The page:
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John MacDonald: Surgery ethnicity tick box sounds great, but...

John MacDonald,
Publish Date
Mon, 19 Jun 2023, 12:20PM
Photo / Getty Images
Photo / Getty Images

John MacDonald: Surgery ethnicity tick box sounds great, but...

John MacDonald,
Publish Date
Mon, 19 Jun 2023, 12:20PM

I’m going to be totally honest and upfront with you about this policy in Auckland where surgeons have been told they need to give Maori and Pacific patients higher priority for treatment.

I’m always honest but, on this one, I’m going to tell you how I feel about it - but also admit that I’d probably think differently if it was me or someone close to me affected by a policy like this.

On paper, I think it’s a great thing. Because, as we know, there’s a huge gap when it comes to the health of Maori and Pacific people, compared to everybody else.

There’s that stat that came through last year when we were talking about COVID that really stuck with me. Which is the health of a 45-year-old Maori person potentially being the same as a 65-year-old non-Maori person.

And, when you dig into that, you find that that’s put down to the fact that —despite what we might think— non-Maori people get a better deal from the health system.

Which, I know, is down to a whole lot of factors. It’s not necessarily saying that the door has been closed to Maori and Pacific people when it comes to health. Because there are other factors such as higher smoking rates in the Maori population. Those sorts of things.

And, if you really want to go back, there’s the view isn’t there that Maori have been on the backfoot pretty much since the days of colonisation. And that the health system is way out of touch with Maori culture.

Which is why the new Maori Health Authority was established. It wasn’t set-up to provide a separate health system. It was set-up to ensure the health system we have better serves the Maori population. By tuning into the culture and trying to make Maori feel less excluded.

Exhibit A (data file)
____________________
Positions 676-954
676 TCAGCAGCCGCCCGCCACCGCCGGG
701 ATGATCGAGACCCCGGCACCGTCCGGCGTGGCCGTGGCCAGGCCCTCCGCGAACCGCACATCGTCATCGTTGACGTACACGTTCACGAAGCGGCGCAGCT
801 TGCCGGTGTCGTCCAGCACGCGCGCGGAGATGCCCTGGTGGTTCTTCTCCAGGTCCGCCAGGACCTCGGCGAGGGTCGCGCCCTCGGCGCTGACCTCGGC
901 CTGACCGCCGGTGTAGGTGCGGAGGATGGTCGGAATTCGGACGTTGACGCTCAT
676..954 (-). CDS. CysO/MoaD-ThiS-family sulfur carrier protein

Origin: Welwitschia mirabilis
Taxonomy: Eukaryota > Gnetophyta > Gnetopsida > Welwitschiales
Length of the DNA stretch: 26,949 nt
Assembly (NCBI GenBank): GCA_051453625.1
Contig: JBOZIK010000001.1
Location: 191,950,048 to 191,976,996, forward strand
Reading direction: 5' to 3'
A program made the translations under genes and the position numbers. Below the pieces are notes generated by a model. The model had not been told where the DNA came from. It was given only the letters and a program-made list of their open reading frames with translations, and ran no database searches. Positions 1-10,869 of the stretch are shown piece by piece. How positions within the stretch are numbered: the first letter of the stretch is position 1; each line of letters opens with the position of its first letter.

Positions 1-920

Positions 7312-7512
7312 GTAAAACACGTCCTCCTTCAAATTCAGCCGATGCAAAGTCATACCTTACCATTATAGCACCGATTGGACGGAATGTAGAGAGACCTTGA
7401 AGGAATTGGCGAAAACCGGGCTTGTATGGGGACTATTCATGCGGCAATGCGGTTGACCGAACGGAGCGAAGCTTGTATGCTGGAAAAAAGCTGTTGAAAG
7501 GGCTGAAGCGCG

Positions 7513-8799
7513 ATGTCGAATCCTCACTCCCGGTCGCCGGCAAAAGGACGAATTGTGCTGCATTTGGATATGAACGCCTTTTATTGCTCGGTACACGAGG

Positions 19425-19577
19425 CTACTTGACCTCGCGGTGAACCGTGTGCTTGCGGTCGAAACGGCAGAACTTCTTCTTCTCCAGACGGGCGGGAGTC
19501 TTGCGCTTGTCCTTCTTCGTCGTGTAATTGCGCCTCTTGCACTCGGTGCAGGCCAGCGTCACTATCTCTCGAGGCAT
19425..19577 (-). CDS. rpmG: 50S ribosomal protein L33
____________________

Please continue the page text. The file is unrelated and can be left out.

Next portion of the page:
But, whatever the reasons for it —and there are many— but the fact remains that Maori and Pacific people —generally— are in poorer health than the rest of us.

And that’s what this policy —that’s started in Auckland but is also going to be applied elsewhere— is all about.

Better access to surgical treatment for Maori and Pacific people. And, on paper, it sounds brilliant.

But here’s where I have to be honest with you.

Even though I can see the merits of this approach. And I can actually understand why they’re doing it, because, if you look at the stats, something’s not working.

But that’s the problem, isn’t it? We can all look at the stats and listen to the justification for this approach but –unless you are Maori of Pasifika– there’s going to come a point where you (as a non-Maori person, or a non-Pacific person)...there’s going to come a point where this policy may impact you personally.

And that’s where my support for it comes unstuck.

Because I can tell you now, that if I needed surgery or someone close to me needed surgery and I was told it wasn’t happening or wouldn’t be happening for a while because of my ethnicity –then I tell you what, and I’ll be honest– I would be really brassed off.

Just like if I was Maori or Pasifika and felt that the system over the years had well-and-truly let me down - I’d be brassed off too. Because it has. There’s no denying that. Maori and Pacific people have had a raw deal.

But, however willing I am to acknowledge that - I have to be honest. I have to look at it as the person I am. I am not Maori. I am not a Pacific person.

And I’m not going to lie. If I was unwell enough to need surgery, then I wouldn’t want anything else other than my medical condition to determine how soon I got treatment.

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